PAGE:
Insomniac Games revealed Ratchet & Clank: Full Frontal Assault back in May 2012, shortly before E3. The planned fall 2012 PlayStation Network release turns sharply away from its predecessors in a lot of ways, starting with the fact that it will be released as a downloadable title for PlayStation 3. Sony offered media a first look at the game earlier this week at a holiday preview event, and I can indeed confirm that, as familiar as the play might look, this is definitely a new direction for the series.
Let me summarize: Ratchet & Clank: Full Frontal Assault carries over the core third-person traversal, exploration, and combat mechanics from the series’ core games and drops them into the framework of an action-oriented tower defense game, sort of like Orcs Must Die. Save for a few added HUD elements, the play looks immediately familiar, right down to the crate-smashing for bolts (currency in the Ratchetverse) and rail-grinding into secret areas. The new bits of HUD relate entirely to tower defense play, and they’re easy enough to figure out for anyone who’s familiar with the genre.
Full Frontal Assault is currently being demoed as an eyes-on-only affair, but I got a pretty good sense of how things work from my time staring at the game. A given level starts out with your chosen player character — Ratchet, Clank, and Captain Qwark are all on the table — being dropped into an open environment. The map shown during my preview was heavy on narrow lanes leading to open clearings — a very tower defense-friendly setup — but it was otherwise indistinguishable from what you’d see from any other game in the series.
Bizarre weapons are sort of Insomniac’s thing, and the wacky arsenal is used to great effect in Full Frontal Assault. While there are some brand-new weapons in the game, players can also expect to find a “greatest hits” assortment of enemy-smashing tools pulled from previous games in the series. The big difference in FFA is that you’re getting your weapons from weapon pods scattered around the map. There’s some sort of malfunction or glitch in whichever fictional computer handles the dropping of Ratchet’s weapons, and so these pods often end up in bizarre locations, sometimes even in straight-up hidden areas.
When you first approach a pod, you’ll have to complete a brief hacking minigame in order to access what’s inside. Each of the pod carries 1-3 weapons in all, and the assortment generally falls into some broader category or another. So while one pod might give you a selection of basic high-ammo/low-damage firearms, another might specialize in heavy weapons. There’s a tough choice to be made, however. Whenever you come to a weapon pod and you make your choice, whatever you didn’t take can’t be returned to and picked up later. There’s no right or wrong answer per se; you can’t equip the “wrong” combination of weapons and guarantee a mission failure. It’s just that some combinations might be more effective for you than others.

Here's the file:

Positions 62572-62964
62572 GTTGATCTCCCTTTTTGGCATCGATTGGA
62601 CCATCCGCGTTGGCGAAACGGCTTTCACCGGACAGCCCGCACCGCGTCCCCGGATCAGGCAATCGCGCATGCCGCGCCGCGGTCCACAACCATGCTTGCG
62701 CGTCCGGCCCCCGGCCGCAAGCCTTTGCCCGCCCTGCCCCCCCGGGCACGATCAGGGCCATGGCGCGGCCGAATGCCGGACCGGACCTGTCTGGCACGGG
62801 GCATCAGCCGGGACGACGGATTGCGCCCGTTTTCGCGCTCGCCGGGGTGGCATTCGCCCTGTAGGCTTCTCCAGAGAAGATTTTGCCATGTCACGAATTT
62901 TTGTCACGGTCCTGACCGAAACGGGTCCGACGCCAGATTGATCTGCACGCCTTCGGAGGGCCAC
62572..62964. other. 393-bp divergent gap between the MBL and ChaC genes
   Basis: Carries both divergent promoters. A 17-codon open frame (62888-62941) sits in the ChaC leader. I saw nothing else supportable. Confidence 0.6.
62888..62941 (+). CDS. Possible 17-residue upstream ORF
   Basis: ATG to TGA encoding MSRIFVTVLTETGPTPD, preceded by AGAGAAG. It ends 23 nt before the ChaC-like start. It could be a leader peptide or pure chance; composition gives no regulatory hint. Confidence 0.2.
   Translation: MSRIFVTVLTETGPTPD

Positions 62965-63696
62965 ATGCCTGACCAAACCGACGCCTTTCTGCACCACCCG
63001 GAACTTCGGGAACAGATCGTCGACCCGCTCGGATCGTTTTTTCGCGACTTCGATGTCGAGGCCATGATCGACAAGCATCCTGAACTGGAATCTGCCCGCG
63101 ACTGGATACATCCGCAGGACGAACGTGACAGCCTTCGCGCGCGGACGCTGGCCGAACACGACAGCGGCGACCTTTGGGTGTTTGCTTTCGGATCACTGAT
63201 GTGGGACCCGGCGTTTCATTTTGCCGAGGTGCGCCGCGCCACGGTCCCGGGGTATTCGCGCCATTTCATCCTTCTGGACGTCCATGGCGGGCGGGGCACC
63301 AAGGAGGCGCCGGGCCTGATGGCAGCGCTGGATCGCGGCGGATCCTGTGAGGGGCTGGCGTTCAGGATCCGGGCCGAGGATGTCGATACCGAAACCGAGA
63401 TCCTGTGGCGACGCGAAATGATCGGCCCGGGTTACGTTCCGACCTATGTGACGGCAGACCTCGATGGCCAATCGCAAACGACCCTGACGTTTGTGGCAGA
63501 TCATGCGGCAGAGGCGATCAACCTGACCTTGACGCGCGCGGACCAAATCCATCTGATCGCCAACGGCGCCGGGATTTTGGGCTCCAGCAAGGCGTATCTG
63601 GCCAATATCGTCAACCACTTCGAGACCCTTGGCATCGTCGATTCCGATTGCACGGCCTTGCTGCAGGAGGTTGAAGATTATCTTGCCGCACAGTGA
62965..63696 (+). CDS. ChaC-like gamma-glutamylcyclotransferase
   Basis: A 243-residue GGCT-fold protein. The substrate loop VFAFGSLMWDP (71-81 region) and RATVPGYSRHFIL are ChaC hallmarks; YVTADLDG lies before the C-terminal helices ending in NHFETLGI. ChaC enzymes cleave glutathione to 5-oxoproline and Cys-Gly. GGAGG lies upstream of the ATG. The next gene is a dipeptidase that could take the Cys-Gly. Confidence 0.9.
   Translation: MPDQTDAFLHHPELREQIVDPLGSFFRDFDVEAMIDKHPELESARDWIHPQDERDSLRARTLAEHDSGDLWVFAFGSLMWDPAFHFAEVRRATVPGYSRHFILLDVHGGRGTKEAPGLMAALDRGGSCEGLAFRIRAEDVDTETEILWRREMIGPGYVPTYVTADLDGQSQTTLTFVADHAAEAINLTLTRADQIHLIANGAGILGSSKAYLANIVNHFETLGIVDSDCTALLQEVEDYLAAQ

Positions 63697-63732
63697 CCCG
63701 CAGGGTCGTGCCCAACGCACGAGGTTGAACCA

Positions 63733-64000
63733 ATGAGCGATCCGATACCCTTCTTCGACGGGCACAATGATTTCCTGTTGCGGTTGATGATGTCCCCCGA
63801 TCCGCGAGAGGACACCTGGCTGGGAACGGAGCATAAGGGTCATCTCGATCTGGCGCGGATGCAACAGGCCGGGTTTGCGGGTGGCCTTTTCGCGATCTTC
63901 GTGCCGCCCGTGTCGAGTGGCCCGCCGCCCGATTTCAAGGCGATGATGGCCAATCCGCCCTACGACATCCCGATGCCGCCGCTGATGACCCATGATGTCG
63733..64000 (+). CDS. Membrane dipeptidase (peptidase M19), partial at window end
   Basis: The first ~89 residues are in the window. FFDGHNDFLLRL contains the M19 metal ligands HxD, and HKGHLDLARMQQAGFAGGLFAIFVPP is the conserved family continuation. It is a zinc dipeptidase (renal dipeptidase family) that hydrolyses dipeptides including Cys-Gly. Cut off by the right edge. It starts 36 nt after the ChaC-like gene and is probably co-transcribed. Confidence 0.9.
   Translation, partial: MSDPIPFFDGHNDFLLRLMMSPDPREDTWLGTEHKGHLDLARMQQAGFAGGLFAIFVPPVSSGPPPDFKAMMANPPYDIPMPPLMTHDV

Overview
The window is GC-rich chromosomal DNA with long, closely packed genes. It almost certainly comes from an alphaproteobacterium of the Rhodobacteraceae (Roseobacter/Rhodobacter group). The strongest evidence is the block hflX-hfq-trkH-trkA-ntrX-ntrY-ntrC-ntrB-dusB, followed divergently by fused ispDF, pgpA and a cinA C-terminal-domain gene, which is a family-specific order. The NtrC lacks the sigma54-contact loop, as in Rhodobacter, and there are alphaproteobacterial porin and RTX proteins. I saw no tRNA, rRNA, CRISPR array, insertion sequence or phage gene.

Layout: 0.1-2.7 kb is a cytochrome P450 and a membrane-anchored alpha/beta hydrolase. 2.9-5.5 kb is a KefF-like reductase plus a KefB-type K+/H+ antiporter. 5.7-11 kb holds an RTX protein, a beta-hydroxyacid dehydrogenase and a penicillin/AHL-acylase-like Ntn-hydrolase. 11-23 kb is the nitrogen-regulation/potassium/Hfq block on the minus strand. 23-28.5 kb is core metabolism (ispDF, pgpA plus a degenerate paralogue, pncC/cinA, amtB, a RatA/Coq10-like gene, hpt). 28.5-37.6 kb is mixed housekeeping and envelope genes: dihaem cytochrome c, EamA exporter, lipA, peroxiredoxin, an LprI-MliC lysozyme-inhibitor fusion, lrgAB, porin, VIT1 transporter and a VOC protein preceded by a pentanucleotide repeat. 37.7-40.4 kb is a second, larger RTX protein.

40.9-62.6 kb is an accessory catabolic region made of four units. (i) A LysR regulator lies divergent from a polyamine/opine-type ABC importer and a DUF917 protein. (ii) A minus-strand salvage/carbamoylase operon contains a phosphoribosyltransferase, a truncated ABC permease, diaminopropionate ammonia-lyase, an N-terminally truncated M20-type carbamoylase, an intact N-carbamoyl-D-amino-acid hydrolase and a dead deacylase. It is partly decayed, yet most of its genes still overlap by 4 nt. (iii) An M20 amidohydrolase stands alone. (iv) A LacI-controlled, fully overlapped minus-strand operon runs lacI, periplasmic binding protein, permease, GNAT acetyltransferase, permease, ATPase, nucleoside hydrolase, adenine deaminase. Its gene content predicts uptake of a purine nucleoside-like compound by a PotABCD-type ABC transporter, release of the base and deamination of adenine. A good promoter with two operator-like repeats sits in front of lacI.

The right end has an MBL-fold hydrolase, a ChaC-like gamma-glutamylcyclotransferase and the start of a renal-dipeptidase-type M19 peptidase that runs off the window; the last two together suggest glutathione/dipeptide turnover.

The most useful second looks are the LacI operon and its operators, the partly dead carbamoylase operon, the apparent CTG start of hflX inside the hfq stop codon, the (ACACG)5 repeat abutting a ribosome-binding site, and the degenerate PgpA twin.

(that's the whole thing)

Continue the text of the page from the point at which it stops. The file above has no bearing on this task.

Since you’re finding weapons rather than buying them, the bolts that you collect are instead spent on a variety of tower defense emplacements. I saw a couple of different turrets in action, including a basic low-damage blaster and a higher-damage/shorter-range flame turret. Mines too. There’s one that slows down time, another that spawns a disco ball and forces your attackers to dance, and yet another that morphs incoming enemies into harmless sheep. All of which should be immediately familiar to Ratchet fans.
An on-screen meter indicates where approaching enemies are in relation to your base. Once the attack begins, the key to success appears to be always staying on the move. You can easily look down the approach lanes and see what’s headed your way. Some enemies are more or less susceptible to certain attacks, so you need to be able to gauge when your emplacements can handle things on their own and when you need to step in and deal with the problem directly. Certain Grungarians, for example, hang back and launch artillery shots at your defenses, weakening and eventually destroying them. With those, it looks like the best bet is to simply wade into the fray and take them on yourself.
It’s impossible to say more about the game until I’ve actually tried the thing, but Insomniac certainly knows its way around Ratchet games. FFA will support local and online co-op for two players and it will also feature a competitive mode, though details surrounding the latter aren’t being discussed yet. This might be a little something different than fans are used to, but by all appearances it hits all of the necessary beats that Ratchet-lovers would want. Stay tuned for more on Ratchet & Clank: Full Frontal Assault as the game’s fall 2012 release draws nearer.